ASUS_EAH5870v2_Video_Card_uP_PWM_Controllers.jpg

The main power supply controller chip used on the ASUS EAH5870 V2 is a UP6208AM chip, a 12-phase PWM control IC that supports I2C software voltage control, just like the more expensive Volterra chips used on the reference 5870 boards. In this application, ASUS is using seven of the twelve available phases to provide 6-phase power to the GPU and a single phase for the DRAM. There are also two other uP6205 controllers to generate VDDCI and MVDDC, and a couple of uP7704 2A linear regulators included for supplying some smaller loads on the board.

ASUS_EAH5870v2_Video_Card_MOSFETS2.jpg

The ASUS EAH5870 v2 uses standard LFPAKTMpackaging for the MOSFET power transistors and drivers in the VRM section. This discrete implementation gives up the opportunity to save space, but it does provide the designer a broader choice in component selection, compared to a DrMOS design. The 6030AL devices installed here can source a whopping 79A at an ambient temp of 20C, and are downgraded to 56A at 100C.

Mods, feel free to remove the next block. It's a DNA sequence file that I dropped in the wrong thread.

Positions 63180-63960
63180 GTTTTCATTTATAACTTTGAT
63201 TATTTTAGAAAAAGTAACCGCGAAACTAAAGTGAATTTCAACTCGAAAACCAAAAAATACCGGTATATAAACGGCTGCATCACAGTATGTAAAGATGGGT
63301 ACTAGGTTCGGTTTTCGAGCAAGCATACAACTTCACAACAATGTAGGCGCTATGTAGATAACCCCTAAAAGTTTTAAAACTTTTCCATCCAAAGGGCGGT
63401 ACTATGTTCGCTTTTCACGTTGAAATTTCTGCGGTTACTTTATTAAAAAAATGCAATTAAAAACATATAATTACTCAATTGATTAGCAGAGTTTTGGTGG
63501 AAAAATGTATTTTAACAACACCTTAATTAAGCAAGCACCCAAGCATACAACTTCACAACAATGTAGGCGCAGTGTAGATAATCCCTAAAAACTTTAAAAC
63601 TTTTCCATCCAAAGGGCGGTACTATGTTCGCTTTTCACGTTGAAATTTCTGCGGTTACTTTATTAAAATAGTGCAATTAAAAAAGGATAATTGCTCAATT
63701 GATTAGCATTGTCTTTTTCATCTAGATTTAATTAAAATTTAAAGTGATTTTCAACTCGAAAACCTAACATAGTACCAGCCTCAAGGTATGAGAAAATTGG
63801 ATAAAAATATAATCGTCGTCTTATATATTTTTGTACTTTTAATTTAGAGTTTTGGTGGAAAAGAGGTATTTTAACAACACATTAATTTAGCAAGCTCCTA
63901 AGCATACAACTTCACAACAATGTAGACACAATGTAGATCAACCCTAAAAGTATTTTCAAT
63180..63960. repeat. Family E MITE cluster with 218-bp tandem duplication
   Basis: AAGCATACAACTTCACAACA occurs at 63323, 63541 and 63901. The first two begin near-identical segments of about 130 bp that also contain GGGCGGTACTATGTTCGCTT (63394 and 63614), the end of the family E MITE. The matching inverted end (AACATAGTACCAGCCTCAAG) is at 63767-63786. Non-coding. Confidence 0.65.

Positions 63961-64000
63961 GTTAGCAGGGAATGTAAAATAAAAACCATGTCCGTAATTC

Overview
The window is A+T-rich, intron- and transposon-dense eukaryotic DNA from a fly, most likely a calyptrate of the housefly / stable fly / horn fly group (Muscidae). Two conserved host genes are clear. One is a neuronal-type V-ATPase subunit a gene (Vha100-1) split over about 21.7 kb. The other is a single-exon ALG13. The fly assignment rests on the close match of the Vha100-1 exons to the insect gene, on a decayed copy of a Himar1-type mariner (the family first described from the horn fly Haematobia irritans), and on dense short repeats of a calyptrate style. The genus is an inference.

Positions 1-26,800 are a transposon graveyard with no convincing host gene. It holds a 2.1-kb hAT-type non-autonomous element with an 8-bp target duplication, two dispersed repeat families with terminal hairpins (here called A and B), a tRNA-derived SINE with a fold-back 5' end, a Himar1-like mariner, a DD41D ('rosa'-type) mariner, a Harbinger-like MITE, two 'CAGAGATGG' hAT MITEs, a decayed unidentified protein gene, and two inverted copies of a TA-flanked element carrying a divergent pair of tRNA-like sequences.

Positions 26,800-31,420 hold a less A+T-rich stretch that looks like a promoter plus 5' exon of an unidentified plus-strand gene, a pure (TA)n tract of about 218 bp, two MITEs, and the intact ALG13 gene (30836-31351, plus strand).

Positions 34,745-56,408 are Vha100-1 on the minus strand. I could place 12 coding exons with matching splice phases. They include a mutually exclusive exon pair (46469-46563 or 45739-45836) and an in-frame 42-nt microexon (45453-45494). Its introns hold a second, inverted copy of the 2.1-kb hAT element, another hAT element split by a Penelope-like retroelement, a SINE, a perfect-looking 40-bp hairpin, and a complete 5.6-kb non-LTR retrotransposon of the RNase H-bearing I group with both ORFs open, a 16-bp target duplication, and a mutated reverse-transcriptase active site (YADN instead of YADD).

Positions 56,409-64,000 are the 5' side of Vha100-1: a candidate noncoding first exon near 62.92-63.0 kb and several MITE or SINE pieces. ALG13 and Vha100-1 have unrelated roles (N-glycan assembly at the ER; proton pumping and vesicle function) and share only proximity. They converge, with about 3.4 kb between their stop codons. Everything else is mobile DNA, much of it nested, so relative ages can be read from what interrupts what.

ASUS_EAH5870v2_Video_Card_Samsung_Memory.jpg

The memory choice for the ASUS EAH5870 V2 video card is consistent with the HD 58xx reference designs. The basic HD 5870 specs only require 1200 MHz chips for the memory, but most cards have been using these Samsung K4G10325FE-HC04 GDDR5 parts, which are designed for up to 1250 MHz. Only a few folks have successfully overclocked this RAM above 1300 MHz, but meeting its rated spec of 1250 is generally a cakewalk, an easy upgrade from the stock speed of 1200 MHz. Since the SmartDoctor software supplied with this Voltage Tweak edition doesn't have the capability to modify memory voltage, don't presume that you will get more than the rated memory speed.